A meeting place between land and sea
We chatted to Fred Clapperton, head chef of the stunning seaside restaurant, about how he uses what’s around him to tell a sensory story…
It’s a serene winter evening at Coppet Hall beach, the kind where the world feels totally still. The western sky glows golden where the sun has dipped behind the wooded valley banks, leaving a peachy hue blending eastwards, over our heads, into the innumerable pastel tones of dusk. Night is gathering cloudlessly; it will be starry and cold.
The secluded cove has a private feel about it. A sandy beach fills the open end of a horseshoe-shaped alcove in Carmarthen Bay, and after arriving by road over the hill from bustling Saundersfoot, we felt we’d descended into a valley of calm tranquillity. At lowest tide, Coppet Hall bay is connected by sand to its neighbours – Saundersfoot on one side and Wiseman’s Bridge on the other – and at high tide through old railway tunnels used historically to transport coal.
We’ve been soaking in the atmosphere from a bench looking out to sea, watching the colours change above us. On a clear day like this, the Gower peninsular is visible on the eastern horizon, and to the distant right, the headland at Monkstone is cut into pieces by the tide…
And that’s it. No houses, no roads, no sign of built-up life interrupts our peaceful vista. The tinkle of a stream and the gentle hiss of the waterline as the glassy ocean pulls back from the sand are the only audible sounds. A handful of dog walkers make the most of the evening light, a couple of brave, wetsuited swimmers emerge dripping and elated from the cold water, and a distant paddleboarder slips out of sight round the headland to our right.
Though it’s difficult to tear our gaze from the horizon and end our reverie, we’re excited to get inside Coast. Designed to BREEAM standards (the world’s leading sustainability certification system for buildings) by local architects at Acanthus Holden, the restaurant is modern and certainly impressive to look at. Clad in cedar and fronted with glass, its façade curves towards the bay and cups the view, with a large sun terrace along the front and a plant-covered, green roof.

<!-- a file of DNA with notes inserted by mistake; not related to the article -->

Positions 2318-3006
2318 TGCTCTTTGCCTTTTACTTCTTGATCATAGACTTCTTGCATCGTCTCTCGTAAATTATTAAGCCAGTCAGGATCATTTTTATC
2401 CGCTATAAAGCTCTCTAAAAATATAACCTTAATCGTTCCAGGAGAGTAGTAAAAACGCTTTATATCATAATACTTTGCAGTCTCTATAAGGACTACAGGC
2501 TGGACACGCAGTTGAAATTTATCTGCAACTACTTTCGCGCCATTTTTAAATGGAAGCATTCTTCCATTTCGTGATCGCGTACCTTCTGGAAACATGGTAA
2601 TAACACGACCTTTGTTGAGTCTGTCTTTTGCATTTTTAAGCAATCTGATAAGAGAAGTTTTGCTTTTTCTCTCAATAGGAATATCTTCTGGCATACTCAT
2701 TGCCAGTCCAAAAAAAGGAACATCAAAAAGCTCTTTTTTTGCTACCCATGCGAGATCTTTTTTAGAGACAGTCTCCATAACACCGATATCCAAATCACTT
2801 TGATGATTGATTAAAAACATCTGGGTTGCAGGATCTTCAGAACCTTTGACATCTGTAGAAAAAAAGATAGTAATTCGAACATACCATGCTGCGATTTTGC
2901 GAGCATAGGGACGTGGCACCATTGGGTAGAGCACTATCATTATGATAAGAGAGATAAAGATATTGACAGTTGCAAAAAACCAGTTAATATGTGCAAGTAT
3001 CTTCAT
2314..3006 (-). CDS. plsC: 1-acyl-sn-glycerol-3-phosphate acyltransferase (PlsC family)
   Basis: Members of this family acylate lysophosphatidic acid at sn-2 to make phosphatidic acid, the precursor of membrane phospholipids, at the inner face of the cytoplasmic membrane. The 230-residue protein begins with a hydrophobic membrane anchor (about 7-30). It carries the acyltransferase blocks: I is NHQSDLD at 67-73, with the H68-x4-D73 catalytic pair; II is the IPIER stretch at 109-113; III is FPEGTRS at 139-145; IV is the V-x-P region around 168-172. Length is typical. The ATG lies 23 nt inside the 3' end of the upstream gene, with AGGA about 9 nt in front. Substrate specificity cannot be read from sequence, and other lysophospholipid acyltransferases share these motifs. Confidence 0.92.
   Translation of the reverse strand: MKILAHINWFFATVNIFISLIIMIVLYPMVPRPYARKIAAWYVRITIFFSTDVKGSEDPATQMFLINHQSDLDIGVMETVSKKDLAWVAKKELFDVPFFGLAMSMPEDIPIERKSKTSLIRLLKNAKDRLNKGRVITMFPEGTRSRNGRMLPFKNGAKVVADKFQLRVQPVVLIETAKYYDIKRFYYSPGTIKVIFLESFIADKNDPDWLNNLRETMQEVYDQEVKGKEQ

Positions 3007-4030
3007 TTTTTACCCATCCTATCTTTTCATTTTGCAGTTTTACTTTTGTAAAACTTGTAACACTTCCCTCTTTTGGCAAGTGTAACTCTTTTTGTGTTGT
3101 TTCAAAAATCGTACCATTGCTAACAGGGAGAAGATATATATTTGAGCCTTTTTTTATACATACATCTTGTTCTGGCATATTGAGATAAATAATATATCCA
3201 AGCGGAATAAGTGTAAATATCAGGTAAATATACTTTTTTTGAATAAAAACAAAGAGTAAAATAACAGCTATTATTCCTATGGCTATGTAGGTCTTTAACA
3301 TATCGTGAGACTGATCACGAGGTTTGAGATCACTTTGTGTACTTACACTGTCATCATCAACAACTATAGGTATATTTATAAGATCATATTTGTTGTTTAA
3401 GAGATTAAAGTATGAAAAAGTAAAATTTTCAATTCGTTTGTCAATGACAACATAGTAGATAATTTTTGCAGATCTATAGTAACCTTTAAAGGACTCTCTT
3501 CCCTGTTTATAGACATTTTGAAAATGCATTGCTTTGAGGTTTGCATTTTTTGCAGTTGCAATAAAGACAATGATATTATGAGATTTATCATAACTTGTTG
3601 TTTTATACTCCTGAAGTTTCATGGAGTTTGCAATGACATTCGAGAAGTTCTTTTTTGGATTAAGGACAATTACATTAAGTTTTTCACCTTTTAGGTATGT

At the top of a sweeping walkway lined with perennial plants and a hedgerow of Sea Buckthorn (whose bitter, tangy berries have no doubt been noted by the chefs inside), the restaurant’s glass door is opened to us by friendly front of house staff who greet us warmly. Our coats are gathered and stowed, drinks offered, and we are taken to a mezzanine table in the upper part of the restaurant.
With elevated views of the bay and sandy beach, no seat lacks a sea view as mirrors reflect the horizon in every direction, bringing an incredible natural light into the space. White wood panelling gives off an unmistakeable beach-house vibe, while dark forest greens, bespoke wooden tables and artsy tree trunks (from the nearby estate of Coast’s sister restaurant, Fernery) are grounding and earthy, creating the perfect blend of woodland and beach, land and sea.
As we are pondering this melding of space, place and décor, head chef Fred Clapperton emerges from the kitchen and joins us for a chat, giving us the opportunity to find out more about his journey to Coast.
Originally hailing from Kent, he worked in Cambridgeshire, the Cotswolds and Surrey before finding us in this quiet corner of Wales. “I started off pot washing in pubs when I was 15 or so,” he tells us. “When I was asked to help out in the kitchen to cover people off sick or on holiday, I discovered I quite liked it.” Naturally artistic and with a flair for drawing, “I was doing a construction course with the aim of working my way towards architecture, but then I realised that architecture is a lot more about numbers than drawing things!” Fred laughs.
After this revelation, he threw himself into kitchen roles to get as creative as he could through food.
Exploring and expanding his horizons in different establishments, including working in a place that was “all about butchery, using offal and unusual cuts”, he quickly “realised fine-dining was the route I wanted to go down”, eventually working at a Michelin-starred restaurant.